The other day, I lost my cool.
A couple of writers whose work I edit missed their deadlines. My own deadlines loomed. With short notice, new projects popped up. My workload surged and so did my stress level. By the end of the day, I needed to vent.
I called my boyfriend, who listened as I listed every single stressor. “That is frustrating,” he agreed. His presence and his patience played important roles in saving what I almost lost that day—my mind. That’s because his response when somebody vents has power. Yours does, too.
What you do when a loved one vents can connect or disconnect you. It can serve your significant other or be a disservice. If you’d rather help your significant other than hurt your relationship, there are five things not to say when he or she is venting. Click here to read them (in my latest post for CatholicMatch).
As a Catholic, I believe that dating is for discerning marriage — for discovering the truth about each other. For deciding whether to choose to love each other until death.
Sometimes, dating is fun. You can go to aquariums together and stuff. There are otters at aquariums. Need I say more? Dating is good. If you pay attention, you learn about God and each other and yourself. Sometimes dating is easy — when you’re laughing, or at Adoration, or noticing a new reason to appreciate him or her.
But sometimes, dating is hard, like when there is conflict. Miscommunication. Insecurity. Distance (all the kinds). Inconsiderate decisions. Resistance to vulnerability. Continue reading “When dating is hard.”
3 Lessons and 2 Tips is a series of interviews in which some of my favorite people (and probably some of yours) share three lessons they’ve learned by being married, plus two tips for single people.
This edition features Chris Donatto, who “has dreadlocks and a beard,” said his wife, Erika. “That’s really the most important thing about him.”
Except, she added, “he’s also a husband, a father, youth minister, and Adore missionary. And Batman. Yes, he’s Batman.” And Chris — ahem, Batman — is gracious today to share three lessons and two tips: Continue reading “3 Lessons and 2 Tips from Chris Donatto”
One day I will look my future husband in the face and say it: “Please don’t accept me as I am.” I turned 30 before I decided that I would do this — a decision that Timothy Keller helped me make.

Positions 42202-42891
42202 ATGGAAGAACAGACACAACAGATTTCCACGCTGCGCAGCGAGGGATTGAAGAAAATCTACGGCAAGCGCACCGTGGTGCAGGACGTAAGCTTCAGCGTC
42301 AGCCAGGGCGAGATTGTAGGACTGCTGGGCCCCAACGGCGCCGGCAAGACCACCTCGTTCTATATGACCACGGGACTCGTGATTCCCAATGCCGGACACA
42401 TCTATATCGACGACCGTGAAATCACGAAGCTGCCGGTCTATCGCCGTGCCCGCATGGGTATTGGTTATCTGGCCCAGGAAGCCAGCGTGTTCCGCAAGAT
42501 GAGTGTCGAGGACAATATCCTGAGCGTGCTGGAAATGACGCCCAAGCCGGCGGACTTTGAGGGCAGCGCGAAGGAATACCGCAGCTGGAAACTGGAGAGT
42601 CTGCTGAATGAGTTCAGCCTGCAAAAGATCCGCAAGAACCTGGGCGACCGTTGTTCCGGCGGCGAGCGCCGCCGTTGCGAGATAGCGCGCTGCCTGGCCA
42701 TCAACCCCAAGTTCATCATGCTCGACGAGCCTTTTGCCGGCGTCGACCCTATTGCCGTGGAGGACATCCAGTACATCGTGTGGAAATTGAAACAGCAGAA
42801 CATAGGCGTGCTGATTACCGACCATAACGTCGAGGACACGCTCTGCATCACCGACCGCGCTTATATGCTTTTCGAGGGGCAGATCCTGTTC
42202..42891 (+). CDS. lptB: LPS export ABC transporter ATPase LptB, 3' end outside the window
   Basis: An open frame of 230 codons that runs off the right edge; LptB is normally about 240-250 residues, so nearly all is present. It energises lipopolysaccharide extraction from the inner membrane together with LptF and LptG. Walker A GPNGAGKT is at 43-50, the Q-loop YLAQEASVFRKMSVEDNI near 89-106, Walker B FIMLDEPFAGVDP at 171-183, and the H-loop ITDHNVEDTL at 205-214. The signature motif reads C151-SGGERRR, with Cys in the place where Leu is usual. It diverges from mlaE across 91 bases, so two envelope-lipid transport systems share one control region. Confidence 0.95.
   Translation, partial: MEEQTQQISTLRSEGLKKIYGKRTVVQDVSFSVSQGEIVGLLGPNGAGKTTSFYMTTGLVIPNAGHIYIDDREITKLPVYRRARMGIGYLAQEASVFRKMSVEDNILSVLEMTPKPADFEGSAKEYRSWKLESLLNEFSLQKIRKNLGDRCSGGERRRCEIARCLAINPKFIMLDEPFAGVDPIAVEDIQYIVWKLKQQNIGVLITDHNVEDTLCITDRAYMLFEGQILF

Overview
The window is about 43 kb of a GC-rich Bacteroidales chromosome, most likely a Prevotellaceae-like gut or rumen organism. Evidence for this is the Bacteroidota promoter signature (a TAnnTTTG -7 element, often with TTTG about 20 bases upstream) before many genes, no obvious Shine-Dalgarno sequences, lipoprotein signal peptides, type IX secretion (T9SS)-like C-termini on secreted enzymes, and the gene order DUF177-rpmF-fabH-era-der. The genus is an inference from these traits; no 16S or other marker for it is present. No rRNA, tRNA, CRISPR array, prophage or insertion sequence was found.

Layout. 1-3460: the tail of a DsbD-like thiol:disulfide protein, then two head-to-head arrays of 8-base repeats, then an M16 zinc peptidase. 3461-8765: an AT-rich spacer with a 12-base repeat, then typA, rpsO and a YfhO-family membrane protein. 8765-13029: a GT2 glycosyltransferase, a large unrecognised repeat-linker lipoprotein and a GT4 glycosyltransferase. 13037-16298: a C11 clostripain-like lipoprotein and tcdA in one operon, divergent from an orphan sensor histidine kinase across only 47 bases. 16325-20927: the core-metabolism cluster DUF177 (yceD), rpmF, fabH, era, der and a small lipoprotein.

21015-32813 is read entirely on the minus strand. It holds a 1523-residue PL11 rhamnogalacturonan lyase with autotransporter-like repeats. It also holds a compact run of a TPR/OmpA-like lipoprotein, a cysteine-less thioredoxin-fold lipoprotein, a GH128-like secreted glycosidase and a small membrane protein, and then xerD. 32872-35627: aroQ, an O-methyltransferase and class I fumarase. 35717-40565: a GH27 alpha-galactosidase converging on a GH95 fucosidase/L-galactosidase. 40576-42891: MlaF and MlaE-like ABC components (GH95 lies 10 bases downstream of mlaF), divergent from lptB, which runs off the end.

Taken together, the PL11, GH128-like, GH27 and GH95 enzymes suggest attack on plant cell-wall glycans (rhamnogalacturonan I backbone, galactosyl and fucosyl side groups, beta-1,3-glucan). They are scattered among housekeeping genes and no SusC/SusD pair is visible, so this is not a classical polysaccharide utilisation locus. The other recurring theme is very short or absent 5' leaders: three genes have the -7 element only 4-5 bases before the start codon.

In his book The Meaning of Marriage, Keller dissects, in part, the prevalent urge to resist relationships with people who won’t accept us as we are, whose involvement with us could disrupt the habits we established before we met.
The quest then is for a spouse who doesn’t just choose and love you as you are, but whose relationship with you doesn’t change you.
Which makes little sense for us who are Catholic, because we believe that marriage, like all vocations, should change us — we’re supposed to be holier at the end than we were at the beginning, because of grace and each other. We’re supposed to be committed to each other’s sainthood, not to maintenance of each other’s status quo. Continue reading “Please don’t accept me as I am.”
I recently saw an article about body language and dating that had the following subheadline: “Next time you find yourself wondering what he’s thinking, try observing these nonverbal cues.”
Or—here’s an idea—ASK HIM (or her, gentlemen. It works for you, too).
We do not know what other people are thinking but advice that encourages us to use any method for finding out other than “ask them” is advice that discourages communication. And that is advice that misleads us.
We are designed to communicate explicitly in relationships.
This is not always easy but it is healthy, and it is worth discomfort. If we are unwilling to communicate while we date we will be unwilling while we are married.
And neither our world nor our Church needs more marriages with the walls that spouses build between each other when they don’t communicate.
New to my work? Check out my book, Chastity Is For Lovers: Single, Happy, and (Still) a Virgin.
Disclosure: This post contains affiliate links. So, if you click the links and purchase the products I recommend, I earn a little commission at no extra cost to you. And when you do, I am sincerely grateful.